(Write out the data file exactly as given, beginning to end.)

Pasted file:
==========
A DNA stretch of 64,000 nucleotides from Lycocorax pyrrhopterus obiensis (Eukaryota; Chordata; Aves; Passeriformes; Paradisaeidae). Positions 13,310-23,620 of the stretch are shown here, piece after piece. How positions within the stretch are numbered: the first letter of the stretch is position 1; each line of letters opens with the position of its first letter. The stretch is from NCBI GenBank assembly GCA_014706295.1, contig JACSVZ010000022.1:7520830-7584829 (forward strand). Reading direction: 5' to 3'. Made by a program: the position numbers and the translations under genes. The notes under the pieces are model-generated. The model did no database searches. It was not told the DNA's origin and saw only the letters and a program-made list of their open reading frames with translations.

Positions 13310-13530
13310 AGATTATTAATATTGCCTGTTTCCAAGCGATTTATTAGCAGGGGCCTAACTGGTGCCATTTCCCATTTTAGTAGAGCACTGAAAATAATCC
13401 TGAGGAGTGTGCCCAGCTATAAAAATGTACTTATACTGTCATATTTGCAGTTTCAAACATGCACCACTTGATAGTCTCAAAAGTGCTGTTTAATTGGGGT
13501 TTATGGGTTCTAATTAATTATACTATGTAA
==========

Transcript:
A DNA stretch of 64,000 nucleotides from Lycocorax pyrrhopterus obiensis (Eukaryota; Chordata; Aves; Passeriformes; Paradisaeidae). Positions 13,310-23,620 of the stretch are shown here, piece after piece. How positions within the stretch are numbered: the first letter of the stretch is position 1; each line of letters opens with the position of its first letter. The stretch is from NCBI GenBank assembly GCA_014706295.1, contig JACSVZ010000022.1:7520830-7584829 (forward strand). Reading direction: 5' to 3'. Made by a program: the position numbers and the translations under genes. The notes under the pieces are model-generated. The model did no database searches. It was not told the DNA's origin and saw only the letters and a program-made list of their open reading frames with translations.

Positions 13310-13530
13310 AGATTATTAATATTGCCTGTTTCCAAGCGATTTATTAGCAGGGGCCTAACTGGTGCCATTTCCCATTTTAGTAGAGCACTGAAAATAATCC
13401 TGAGGAGTGTGCCCAGCTATAAAAATGTACTTATACTGTCATATTTGCAGTTTCAAACATGCACCACTTGATAGTCTCAAAAGTGCTGTTTAATTGGGGT
13501 TTATGGGTTCTAATTAATTATACTATGTAA